2016 UT App 173
THE UTAH COURT OF APPEALS
STATE OF UTAH, IN THE INTEREST OF A.C., A PERSON UNDER EIGHTEEN YEARS OF AGE.
STATE OF UTAH,
Per Curiam Decision
Filed August 11, 2016
Third District Juvenile Court, Salt Lake Department
The Honorable C. Dane Nolan
Richard K. Clark and Lisa Lokken, Attorneys
Sean D. Reyes and John M. Peterson, Attorneys
Martha Pierce, Guardian ad Litem
Before JUDGES GREGORY K. ORME, J. FREDERIC VOROS JR., and
JILL M. POHLMAN.
¶1 C.C. (Father) appeals the order terminating his parental rights in A.C. We affirm.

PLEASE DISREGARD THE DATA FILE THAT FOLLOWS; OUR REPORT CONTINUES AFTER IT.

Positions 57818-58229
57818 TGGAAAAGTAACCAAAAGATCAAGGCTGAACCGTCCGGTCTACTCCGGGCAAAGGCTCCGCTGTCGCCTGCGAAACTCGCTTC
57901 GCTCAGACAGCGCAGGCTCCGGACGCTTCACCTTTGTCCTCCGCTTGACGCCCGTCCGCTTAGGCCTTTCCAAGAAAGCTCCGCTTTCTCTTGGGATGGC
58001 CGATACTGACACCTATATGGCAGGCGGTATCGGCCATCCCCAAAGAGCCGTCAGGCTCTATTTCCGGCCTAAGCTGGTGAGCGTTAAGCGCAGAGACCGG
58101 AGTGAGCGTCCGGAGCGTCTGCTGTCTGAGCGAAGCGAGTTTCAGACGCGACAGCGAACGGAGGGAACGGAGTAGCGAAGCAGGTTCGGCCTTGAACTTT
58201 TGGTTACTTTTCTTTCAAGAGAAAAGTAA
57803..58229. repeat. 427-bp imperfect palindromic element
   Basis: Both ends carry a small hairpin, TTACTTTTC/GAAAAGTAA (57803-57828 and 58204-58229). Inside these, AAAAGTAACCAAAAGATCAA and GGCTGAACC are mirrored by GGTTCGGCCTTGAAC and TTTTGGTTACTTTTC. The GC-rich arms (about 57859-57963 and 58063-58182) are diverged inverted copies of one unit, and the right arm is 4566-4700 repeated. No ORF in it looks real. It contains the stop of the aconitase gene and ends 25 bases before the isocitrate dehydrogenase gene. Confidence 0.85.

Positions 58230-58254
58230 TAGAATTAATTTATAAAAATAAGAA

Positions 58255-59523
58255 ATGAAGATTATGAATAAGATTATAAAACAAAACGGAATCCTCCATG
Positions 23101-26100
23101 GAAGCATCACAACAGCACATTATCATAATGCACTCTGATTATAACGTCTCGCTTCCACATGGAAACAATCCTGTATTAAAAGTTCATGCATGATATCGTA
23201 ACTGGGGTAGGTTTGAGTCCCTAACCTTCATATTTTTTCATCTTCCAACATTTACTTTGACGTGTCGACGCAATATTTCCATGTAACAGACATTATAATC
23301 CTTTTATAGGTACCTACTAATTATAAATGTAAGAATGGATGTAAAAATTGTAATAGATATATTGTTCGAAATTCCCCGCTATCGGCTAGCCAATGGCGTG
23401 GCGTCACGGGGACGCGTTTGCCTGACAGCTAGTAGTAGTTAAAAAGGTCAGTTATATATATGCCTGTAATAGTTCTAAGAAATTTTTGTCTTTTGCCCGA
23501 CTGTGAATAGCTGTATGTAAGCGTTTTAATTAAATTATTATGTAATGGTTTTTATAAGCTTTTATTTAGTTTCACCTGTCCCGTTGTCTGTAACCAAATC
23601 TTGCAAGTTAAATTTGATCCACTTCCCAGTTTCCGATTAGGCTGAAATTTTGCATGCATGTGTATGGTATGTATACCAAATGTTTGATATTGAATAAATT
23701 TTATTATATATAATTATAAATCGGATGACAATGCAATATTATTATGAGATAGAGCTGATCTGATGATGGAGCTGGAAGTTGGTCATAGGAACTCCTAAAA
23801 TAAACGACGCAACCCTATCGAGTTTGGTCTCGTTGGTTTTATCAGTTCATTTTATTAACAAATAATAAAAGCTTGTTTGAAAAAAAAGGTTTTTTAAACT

¶2 “Whether a parent’s rights should be terminated presents
a mixed question of law and fact.” In re B.R., 2007 UT 82, ¶ 12, 171 P.3d 435. “Because of the factually intense nature of such an inquiry, the juvenile court’s decision should be afforded a high degree of deference.” Id. “Thus, in order to overturn the juvenile court’s decision ‘[t]he result must be against the clear weight of the evidence or leave the appellate court with a firm and definite conviction that a mistake has been made.’” Id. (alteration in original) (quoting In re Z.D., 2006 UT 54, ¶¶ 33, 40, 147 P.3d 401). Further, “[w]hen a foundation for the court’s decision exists in the evidence, an appellate court may not engage in a reweighing of the evidence.” Id.